Interestingly, research has also found that South Asians living in other countries are more likely to be obese than South Asians living in their native country.3 As obesity and increased visceral fat are well-known risk factors for CVD, these differences in body habitus may explain part of the increased risk. Dyslipidemia is also highly prevalent among South Asians, with South Asians living in the US having increased triglycerides, higher total cholesterol, higher low-density lipoprotein cholesterol, and lower high-density lipoprotein cholesterol than their counterparts in Asia.4 Several studies have been performed attempting to identify genetic causes of these biological differences, with thus far inconclusive results.5 Altogether, these biological risk factors for CVD are increased in South Asians compared to other ethnicities in the US and in South Asian immigrants to the US compared to their counterparts remaining in Asia.

SOCIOCULTURAL FACTORS

In addition to some biological risk factors, sociocultural factors such as diet, exercise habits, and other health behaviors cause an increased risk of CVD among Indian-Americans. Although the current American Heart Association diet guidelines emphasize a diet high in fruit and vegetables,6 South Asians who ate a traditional vegetarian diet had similar metabolic profiles to their counterparts who ate Western diets.7 This may be due to the prevalence of carbohydrates such as rice, rotis, and potatoes in the traditional Indian diet and the relative paucity of lean meats and proteins, even in those Indians who eat non-vegetarian food. South Asians had worse exercise habits, with decreased physical activity levels compared to people of other ethnicities in the US.5 Tobacco use is one of the strongest modifiable risk factors for CVD; fewer South Asians in the US use tobacco products compared to South Asians living in their native countries.5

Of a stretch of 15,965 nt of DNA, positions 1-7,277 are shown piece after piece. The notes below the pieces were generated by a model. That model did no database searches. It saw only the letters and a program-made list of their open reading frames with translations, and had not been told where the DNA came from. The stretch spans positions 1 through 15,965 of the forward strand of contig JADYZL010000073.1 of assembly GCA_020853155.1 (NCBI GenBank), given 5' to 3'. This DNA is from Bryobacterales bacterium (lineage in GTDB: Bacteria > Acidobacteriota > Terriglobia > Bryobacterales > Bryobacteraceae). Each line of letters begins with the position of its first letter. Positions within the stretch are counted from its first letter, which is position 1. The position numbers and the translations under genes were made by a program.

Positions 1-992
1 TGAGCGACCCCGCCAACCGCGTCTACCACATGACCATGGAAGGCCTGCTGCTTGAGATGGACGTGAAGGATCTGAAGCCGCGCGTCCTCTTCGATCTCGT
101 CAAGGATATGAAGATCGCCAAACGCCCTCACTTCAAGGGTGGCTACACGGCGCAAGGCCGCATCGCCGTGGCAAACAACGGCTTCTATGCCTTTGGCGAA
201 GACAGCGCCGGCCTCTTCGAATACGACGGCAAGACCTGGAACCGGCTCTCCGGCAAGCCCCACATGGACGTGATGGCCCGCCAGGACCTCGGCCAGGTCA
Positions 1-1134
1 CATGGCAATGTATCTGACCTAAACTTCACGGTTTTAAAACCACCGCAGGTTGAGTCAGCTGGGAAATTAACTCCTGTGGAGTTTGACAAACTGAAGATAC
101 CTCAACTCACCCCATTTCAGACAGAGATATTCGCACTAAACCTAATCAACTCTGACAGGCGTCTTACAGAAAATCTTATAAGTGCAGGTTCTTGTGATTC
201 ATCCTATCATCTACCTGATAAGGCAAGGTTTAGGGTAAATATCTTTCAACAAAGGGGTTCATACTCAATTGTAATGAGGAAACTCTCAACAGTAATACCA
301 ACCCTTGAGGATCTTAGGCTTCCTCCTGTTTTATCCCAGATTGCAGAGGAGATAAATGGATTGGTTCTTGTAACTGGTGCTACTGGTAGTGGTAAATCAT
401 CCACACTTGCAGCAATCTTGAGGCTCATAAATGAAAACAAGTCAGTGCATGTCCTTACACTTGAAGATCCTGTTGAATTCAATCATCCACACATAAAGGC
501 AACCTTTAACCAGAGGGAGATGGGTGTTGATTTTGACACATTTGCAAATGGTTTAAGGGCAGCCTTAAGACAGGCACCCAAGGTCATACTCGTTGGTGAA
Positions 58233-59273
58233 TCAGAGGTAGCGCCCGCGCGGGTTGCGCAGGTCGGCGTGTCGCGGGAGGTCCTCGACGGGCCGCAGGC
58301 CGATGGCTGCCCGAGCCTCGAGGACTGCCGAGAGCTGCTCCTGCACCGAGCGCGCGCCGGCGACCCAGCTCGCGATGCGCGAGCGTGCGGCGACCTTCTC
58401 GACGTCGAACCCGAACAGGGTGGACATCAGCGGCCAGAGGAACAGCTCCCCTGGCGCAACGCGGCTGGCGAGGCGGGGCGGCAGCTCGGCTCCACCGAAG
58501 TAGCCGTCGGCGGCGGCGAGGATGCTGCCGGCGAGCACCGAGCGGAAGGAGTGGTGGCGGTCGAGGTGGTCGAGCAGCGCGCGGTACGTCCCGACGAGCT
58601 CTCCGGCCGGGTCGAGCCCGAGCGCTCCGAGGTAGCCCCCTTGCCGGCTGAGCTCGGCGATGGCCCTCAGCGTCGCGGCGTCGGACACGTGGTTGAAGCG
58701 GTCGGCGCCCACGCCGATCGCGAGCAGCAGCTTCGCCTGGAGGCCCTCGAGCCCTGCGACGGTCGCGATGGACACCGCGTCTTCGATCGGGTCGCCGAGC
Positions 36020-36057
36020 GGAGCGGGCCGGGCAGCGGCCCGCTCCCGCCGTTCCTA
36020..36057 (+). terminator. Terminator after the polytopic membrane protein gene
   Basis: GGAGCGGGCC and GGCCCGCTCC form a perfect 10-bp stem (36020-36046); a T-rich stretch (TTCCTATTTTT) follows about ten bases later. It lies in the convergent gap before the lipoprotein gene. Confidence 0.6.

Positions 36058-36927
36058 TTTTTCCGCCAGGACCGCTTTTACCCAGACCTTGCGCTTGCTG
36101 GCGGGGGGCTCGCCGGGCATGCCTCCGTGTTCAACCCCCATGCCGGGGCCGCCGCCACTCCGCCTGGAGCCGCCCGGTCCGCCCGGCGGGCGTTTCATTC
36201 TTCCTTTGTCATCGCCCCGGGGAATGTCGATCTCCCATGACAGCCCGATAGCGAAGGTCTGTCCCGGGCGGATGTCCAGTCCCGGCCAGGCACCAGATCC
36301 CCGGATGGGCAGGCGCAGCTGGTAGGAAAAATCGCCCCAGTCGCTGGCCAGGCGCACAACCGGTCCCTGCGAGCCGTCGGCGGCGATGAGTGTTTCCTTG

Recent studies have assessed the effects of acculturation on CVD. Overall, South Asians who resided in the US for greater amounts of time had worse markers of CVD. As South Asians remain in the US for longer periods of time, they tend to Westernize their diets, adding more processed foods and added sugars.7 Results from the MASALA study have found that immigrants with moderate connection to traditional cultural beliefs had the best cardiovascular health compared to those who scored low or high on the same scale,8 possibly attributable to these participants considering themselves to have a bicultural identity: Identifying with both American and South Asian culture. It was additionally found that those who had larger social networks had better cardiovascular health.9

RISK-ASSESSMENT

There are several risk assessment algorithms commonly used by clinicians in the US, most notably the American Heart Association/American College of Cardiology atherosclerotic CVD risk calculator. However, the original studies these equations were derived from did not assess South Asian participants; it is acknowledged that these may underestimate the risk of cardiac events in patients of South Asian descent.5

American organizations and the World Health Organization have also suggested lowering BMI cutoffs that trigger screening for metabolic diseases such as type 2 diabetes in people of Asian descent,10 allowing for earlier screening and possibly earlier initiation of medication. Overall, American physicians should have a lower threshold for screening their South Asian patients for CVD or its risk factor diseases (hypertension, type 2 diabetes) than for patients of other ethnicities. While patients of Asian descent are generally started on lower doses of statins due to concern for side effects, studies suggest that South Asians can tolerate and benefit from doses more closely aligned with those given to non-Hispanic White populations in the US.11

PREVENTION

For those patients who are identified as higher risk, there are pharmaceutical and non-pharmaceutical interventions that may be implemented. In terms of pharmaceutical interventions, current consensus guidelines in the US have encouraged early initiation of statin and antihypertensive medications in South Asian patients who may be at higher risk, with particular focus on anti-lipid drugs.5